Academic journal article The Faulkner Journal

Racial Mixture, Racial Passing, and White Subjectivity in Absalom, Absalom!

Academic journal article The Faulkner Journal

Racial Mixture, Racial Passing, and White Subjectivity in Absalom, Absalom!

Article excerpt

In his 1987 study of the critical reception of Absalom, Absalom! Bernd Engler points out that "since the mid-Seventies the only interpretations to gain favour have been those which, at least partly, regard Absalom, Absalom! as the conscious realization of an open work of art" (246). Somewhat testifying to how the text's indeterminacy specifically concerns the interconnection of race and narrative, Engler's survey also shows that noteworthy monographs from the decade include those concerning "Faulkner's attitude towards racial questions" (252) as well as "the novel as a study in narratology and/or epistemology" (256). Indeed, even as Quentin and Shreve finalize their reconstruction of the endlessly uncertain past by reading Charles Bon's whitelooking body as "passing white," Faulkner does not supply any evidence for Bon's racial mixture outside the white character-narrators' invention.

Engler is quick to note, however, that most race-related scholarship does not fully attend to the novel's open-endedness, as exemplified by four studies from 1983: "Walter Taylor, Eric J. Sundquist, Thadious M. Davis, and Erskine Peters begin, as do most others, with the dubious assumption that Bon's identity as Sutpen's part-negro son has been clearly established in the text" (253). And it seems that this problem is still compromising the Absalom, Absalom! scholarship.1 For example, while critiquing the discursive domination of "'legitimate' white caretakers of history," Maritza Stanchich bases her postcolonial reading upon the same white "legitimacy" and uncritically follows Quentin and Shreve's re-creation of Bon as "a free mulatto who can 'pass' as white": "When the narrators of different generations are faced with Bon, a free mulatto who can 'pass' as white and threatens to upset the South's rigid race caste, their preCivil War and post-Civil War fears overlap and intermingle.... The strategy of the narrative seeks to uphold white domination by representing all characters of color through Rosa, Quentin, General Compson and Shreve, the 'legitimate' white caretakers of history" (608).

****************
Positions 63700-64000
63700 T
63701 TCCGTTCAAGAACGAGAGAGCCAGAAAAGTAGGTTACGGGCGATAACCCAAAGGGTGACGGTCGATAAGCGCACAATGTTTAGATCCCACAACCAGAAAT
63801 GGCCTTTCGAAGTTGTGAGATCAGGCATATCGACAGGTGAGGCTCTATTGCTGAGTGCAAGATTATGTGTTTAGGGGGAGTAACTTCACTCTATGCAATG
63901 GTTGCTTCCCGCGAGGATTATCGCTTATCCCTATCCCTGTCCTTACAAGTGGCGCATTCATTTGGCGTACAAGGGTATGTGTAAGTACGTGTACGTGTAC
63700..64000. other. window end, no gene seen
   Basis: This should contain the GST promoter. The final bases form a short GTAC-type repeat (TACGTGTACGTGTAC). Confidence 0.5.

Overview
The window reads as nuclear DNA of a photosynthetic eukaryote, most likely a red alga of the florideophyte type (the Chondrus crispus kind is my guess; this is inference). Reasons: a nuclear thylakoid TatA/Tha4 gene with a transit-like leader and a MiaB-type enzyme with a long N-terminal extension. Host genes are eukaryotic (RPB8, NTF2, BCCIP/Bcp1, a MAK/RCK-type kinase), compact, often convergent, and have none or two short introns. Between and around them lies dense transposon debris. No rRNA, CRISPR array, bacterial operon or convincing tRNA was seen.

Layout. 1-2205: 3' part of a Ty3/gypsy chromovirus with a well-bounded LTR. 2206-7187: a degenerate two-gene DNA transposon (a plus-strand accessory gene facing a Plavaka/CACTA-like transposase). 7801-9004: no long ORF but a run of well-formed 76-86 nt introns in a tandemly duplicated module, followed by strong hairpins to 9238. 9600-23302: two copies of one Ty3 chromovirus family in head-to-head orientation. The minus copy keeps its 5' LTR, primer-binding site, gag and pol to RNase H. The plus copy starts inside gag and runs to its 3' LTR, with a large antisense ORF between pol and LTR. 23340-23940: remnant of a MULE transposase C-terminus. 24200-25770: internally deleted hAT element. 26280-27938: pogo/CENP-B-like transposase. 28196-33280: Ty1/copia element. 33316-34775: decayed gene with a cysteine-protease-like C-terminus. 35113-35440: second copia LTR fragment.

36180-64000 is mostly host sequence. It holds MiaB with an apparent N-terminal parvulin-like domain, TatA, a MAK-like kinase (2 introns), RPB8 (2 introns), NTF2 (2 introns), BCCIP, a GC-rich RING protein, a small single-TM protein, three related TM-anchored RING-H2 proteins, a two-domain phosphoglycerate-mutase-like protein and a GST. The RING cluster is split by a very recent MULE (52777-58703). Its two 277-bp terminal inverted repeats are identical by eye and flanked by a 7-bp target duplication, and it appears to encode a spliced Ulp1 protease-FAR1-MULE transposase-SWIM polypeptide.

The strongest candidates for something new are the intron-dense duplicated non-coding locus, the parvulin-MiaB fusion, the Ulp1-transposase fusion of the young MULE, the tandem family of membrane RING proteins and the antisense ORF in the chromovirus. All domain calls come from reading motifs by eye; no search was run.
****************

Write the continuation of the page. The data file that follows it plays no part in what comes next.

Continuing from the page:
Margo Crawford's 2004 psychoanalytical study of racial mixture in Absalom, Absalom! shows the same problem. For, while revealing how the novel's white subjects cannot represent "interracialness" as a coherent Other but only as "abstract contradictions," and thus exposing their own "méconnaissance, the recognition that is misrecognition, the 'me' that is 'not me'" (76), Crawford fails to apply her critical paradigm to the white subjectivity that has made Bon-her most discussed example-"interracial" in the first place. Given that the narrators do not racialize Bon until Quentin and Shreve's conclusion, her discussion sounds highly questionable when she finds in Mr. Compson's "limbo halfway" metaphor for Bon's elusive existence (AA 98) a reference to his racial mixture: "He [Mr. Compson] connects 'blackness' to the body as pure corporeality and 'whiteness' to the power of the mind ('mentality'), and he imagines Bon as being a mind that is limited and trapped by a body" (Crawford 81).2

Besides the sense of closure the work appears to offer by ending with Quentin and Shreve's subjective account, one can rightly attribute this persisting pitfall of Absalom, Absalom! scholarship to the critical discourses applied by readers. For, attempting to examine the racial oppression, physical or discursive, dramatized in the novel, race-oriented readings have necessarily had to name Bon a racial Other-whether it be Stanchich's narratively colonized "character of color" or Crawford's "interracial abstraction." By turning Bon's indeterminable white-looking body into a fixed object of racial investigation, and by doing so for their own argumentative agenda, those criticisms have echoed Quentin and Shreve's narrative invention and thus unwittingly reinforced, rather than elucidated Faulkner's deconstruction of, white subjectivity.3

That, to make a coherent narrative whole and thus fashion themselves as authoritative discursive agents, Quentin and Shreve (and commentators on the level of critical discourse) transform Bon into a "black son of a bitch" (AA 286) demonstrates Toni Morrison's theory on how white subjectivity relies upon blackness in a circular manner. …

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